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[pal-uh-tuh-buh l] /ˈpæl ə tə bəl/
acceptable or agreeable to the palate or taste; savory:
palatable food.
acceptable or agreeable to the mind or feelings:
palatable ideas.
Origin of palatable
First recorded in 1660-70; palate + -able
Related forms
palatability, palatableness, noun
palatably, adverb
nonpalatability, noun
nonpalatable, adjective
nonpalatableness, noun
nonpalatably, adverb
1. delicious, delectable. Palatable, appetizing, tasty, savory all refer to tastes or aromas pleasing to the palate and in some cases to the olfactory nerves. Palatable has the least positive connotation of these terms, often referring to food that is merely acceptable and not especially good: a palatable, if undistinguished, main course; a barely palatable mixture of overcooked vegetables. Appetizing suggests stimulation of the appetite by the smell, taste of food, and is the only one of these words that can also refer to food pleasing to the eye: the appetizing aroma of baking bread; the table contained an appetizing display of meats, cheeses, and salads. Tasty refers to food that has a notable or especially appealing taste: mixed with bits of a tasty sausage; an especially tasty sauce. Savory refers most often to well or highly seasoned foods and applies to their appeal in both taste and smell: a savory, succulent roast of beef, spiced with slivers of garlic; the savory aroma of a simmering duck sauce. 2. pleasing, satisfactory.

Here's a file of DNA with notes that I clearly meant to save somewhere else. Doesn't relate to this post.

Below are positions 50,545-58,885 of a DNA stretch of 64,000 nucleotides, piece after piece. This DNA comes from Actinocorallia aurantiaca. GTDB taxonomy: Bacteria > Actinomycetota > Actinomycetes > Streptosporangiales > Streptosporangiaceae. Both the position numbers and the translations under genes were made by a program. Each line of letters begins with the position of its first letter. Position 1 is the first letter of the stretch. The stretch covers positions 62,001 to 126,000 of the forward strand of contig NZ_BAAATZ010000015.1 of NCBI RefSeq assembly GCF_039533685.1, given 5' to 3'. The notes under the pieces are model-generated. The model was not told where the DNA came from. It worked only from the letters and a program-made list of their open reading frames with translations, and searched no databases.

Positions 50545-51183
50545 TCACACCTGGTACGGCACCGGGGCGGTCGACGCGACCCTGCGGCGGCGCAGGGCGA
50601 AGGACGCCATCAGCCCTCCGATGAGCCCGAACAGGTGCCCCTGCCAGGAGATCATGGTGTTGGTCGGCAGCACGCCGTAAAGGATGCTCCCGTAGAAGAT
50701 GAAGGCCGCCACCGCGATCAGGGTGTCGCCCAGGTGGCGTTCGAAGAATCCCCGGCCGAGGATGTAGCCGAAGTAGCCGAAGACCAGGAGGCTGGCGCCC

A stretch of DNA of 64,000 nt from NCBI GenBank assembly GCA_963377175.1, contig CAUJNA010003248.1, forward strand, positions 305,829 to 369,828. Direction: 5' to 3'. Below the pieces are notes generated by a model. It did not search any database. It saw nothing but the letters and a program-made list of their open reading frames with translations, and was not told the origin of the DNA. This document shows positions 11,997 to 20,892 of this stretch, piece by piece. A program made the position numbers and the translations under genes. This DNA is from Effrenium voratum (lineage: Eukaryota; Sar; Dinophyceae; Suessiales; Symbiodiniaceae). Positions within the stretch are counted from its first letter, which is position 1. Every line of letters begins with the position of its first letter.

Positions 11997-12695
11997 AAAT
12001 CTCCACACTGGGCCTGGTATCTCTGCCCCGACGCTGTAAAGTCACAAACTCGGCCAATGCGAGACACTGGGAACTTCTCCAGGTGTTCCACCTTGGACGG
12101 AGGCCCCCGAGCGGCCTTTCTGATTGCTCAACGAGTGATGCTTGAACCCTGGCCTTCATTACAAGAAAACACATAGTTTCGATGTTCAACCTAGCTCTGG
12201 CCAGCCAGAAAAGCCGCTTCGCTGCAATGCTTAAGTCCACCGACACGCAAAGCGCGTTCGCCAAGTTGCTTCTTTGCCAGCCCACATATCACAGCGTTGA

1. distasteful. Unabridged
Based on the Random House Dictionary, © Random House, Inc. 2018.
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Examples from the Web for palatable
Contemporary Examples
Historical Examples
  • The fruit of which they partook freely was quite sweet and palatable.

    Brave and Bold Horatio Alger
  • Was it not the very curiousness of his relationship with Ingram had made it so palatable?

    Cleo The Magnificent

    Louis Zangwill
  • Nothing can be taught that is not palatable, and nothing is now palatable but what is funny.

    The Comic Latin Grammar Percival Leigh
  • Add a saltspoonful of black pepper and a palatable seasoning of salt.

    Sandwiches Sarah Tyson Heston Rorer
  • How to transform the left overs into palatable and wholesome dishes.

    Sandwiches Sarah Tyson Heston Rorer
  • He next attacked the crust of bread, but found it too dry to be palatable.

    Paul Prescott's Charge Horatio Alger
British Dictionary definitions for palatable


pleasant to taste
acceptable or satisfactory: a palatable suggestion
Derived Forms
palatability, palatableness, noun
palatably, adverb
Collins English Dictionary - Complete & Unabridged 2012 Digital Edition
© William Collins Sons & Co. Ltd. 1979, 1986 © HarperCollins
Publishers 1998, 2000, 2003, 2005, 2006, 2007, 2009, 2012
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Word Origin and History for palatable

1660s, "good-tasting," from palate + -able. Figurative use from 1680s. Related: Palatably; palatability.

Online Etymology Dictionary, © 2010 Douglas Harper
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